Saturday, October 22, 2011

Book Review: "Feast Day of Fools" by James Lee Burke

At age 75, James Lee Burke may be one of our greatest living crime writers, if not simply one of the best writers around. He's won two Edgar Awards, been nominated for a Pulitzer Prize, and created some fantastically vivid characters in his more than 30 books. If you haven't read anything he has written, pick up one of his books. You won't be sorry.

Burke usually writes a novel a year, and lately switches between his longtime protagonist, Louisiana police detective Dave Robichaux, and Texas sheriff Hackberry Holland. Feast Day of Fools follows Hack Holland as he tries to keep the peace in his Southwest Texas border town, and resists the temptation to begin a relationship with his much-younger deputy sheriff, Pam Tibbs. And then one day, the erstwhile alcoholic ex-boxer Danny Boy Lorca reports that he witnessed a man being tortured and killed in the desert. Holland's investigation leads him to the home of Anton Ling, a charismatic Asian woman known for helping illegal aliens cross over the Mexican border, whose past is more sinister than she is willing to let on. As Hack struggles with his attraction to both Anton and Pam, he finds himself drawn into an ever-more sinister web, complete with Russian gangsters, the son of a former nemesis, an unstable preacher, and the return of serial killer Jack Collins, presumed dead at the end of the last book to feature Hack, Rain Gods. Along the way, there's loads of violence, soul searching, intrigue, and Burke's fantastic writing.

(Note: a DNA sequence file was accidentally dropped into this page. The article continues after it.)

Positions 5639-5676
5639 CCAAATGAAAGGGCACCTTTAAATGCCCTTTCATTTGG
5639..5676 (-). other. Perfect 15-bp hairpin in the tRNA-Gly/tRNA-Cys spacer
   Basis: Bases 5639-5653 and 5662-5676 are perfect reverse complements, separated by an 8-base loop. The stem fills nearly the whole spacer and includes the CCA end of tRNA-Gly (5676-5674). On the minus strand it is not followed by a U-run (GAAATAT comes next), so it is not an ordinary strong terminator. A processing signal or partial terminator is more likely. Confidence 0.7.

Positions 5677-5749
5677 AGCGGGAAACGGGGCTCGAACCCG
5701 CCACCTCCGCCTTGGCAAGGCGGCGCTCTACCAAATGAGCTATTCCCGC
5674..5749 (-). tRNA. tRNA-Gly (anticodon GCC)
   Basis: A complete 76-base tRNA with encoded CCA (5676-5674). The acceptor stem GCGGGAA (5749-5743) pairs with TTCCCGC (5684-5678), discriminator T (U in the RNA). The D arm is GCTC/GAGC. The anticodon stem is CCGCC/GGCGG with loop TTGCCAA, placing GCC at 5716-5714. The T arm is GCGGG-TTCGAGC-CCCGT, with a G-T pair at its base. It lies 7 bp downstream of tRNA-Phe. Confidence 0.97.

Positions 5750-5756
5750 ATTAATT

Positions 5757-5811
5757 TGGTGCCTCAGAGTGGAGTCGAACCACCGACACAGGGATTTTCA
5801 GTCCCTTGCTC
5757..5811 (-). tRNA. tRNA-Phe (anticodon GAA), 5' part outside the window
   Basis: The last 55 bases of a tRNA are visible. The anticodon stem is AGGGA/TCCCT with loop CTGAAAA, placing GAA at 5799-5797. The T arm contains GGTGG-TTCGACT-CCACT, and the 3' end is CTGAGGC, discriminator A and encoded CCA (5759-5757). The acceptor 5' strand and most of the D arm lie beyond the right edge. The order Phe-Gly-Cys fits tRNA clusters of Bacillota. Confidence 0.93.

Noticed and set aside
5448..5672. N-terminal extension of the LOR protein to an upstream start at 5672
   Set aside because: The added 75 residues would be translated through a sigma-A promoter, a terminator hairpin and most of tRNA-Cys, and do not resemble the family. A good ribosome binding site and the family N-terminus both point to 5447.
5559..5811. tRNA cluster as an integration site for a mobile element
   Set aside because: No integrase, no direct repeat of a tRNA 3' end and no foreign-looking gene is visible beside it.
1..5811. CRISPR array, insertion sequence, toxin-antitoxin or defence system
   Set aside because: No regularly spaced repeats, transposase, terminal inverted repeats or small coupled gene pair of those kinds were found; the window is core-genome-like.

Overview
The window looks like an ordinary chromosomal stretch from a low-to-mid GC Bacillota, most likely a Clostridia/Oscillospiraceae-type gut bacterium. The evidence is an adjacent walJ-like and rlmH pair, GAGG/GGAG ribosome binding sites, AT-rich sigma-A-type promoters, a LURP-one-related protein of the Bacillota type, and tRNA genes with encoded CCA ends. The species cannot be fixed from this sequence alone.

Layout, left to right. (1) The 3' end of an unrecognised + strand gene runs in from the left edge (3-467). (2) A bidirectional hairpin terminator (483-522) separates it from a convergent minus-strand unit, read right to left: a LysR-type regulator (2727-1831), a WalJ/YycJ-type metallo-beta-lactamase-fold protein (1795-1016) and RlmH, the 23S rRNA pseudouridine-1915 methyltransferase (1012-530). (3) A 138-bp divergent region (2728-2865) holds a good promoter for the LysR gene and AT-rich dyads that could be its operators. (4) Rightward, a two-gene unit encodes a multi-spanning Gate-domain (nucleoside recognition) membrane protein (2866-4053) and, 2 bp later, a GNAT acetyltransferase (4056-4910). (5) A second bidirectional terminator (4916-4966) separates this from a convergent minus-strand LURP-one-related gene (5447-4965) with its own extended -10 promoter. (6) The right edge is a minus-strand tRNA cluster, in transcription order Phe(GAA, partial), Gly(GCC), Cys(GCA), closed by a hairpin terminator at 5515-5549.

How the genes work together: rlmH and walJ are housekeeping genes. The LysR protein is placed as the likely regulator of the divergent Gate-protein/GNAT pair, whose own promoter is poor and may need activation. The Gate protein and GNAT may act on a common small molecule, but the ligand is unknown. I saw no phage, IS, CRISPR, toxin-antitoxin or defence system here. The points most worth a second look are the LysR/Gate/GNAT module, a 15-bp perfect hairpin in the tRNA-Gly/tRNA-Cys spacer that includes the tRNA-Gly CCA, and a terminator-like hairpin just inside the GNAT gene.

One of the things I love about Burke's writing is his evocative imagery, and it is once again in full force. His heroes are truly flawed characters, wanting to do the right thing but not always approaching it the right way, committed to truth and justice, but cutting corners where necessary. There were a lot of characters to follow in this book, and many were fully developed and more complex than you'd expect them to be. My only criticism of the book is that it was almost too full—I could have done with one less villain or plot thread to follow, although Burke resolved the story quite well. Feast Day of Fools had almost an elegiac feel to it, and I couldn't help wondering if Burke sees a little bit of himself in the aging Sheriff Holland. All in all, this is a hefty, action-packed and beautifully written book, earning its place along James Lee Burke's other must-reads.

1 comment:

  1. Thank you James Lee Burke for another fantastic read.

    To others, I say "Read the book, you will not be disappointed, you will however wish for more.
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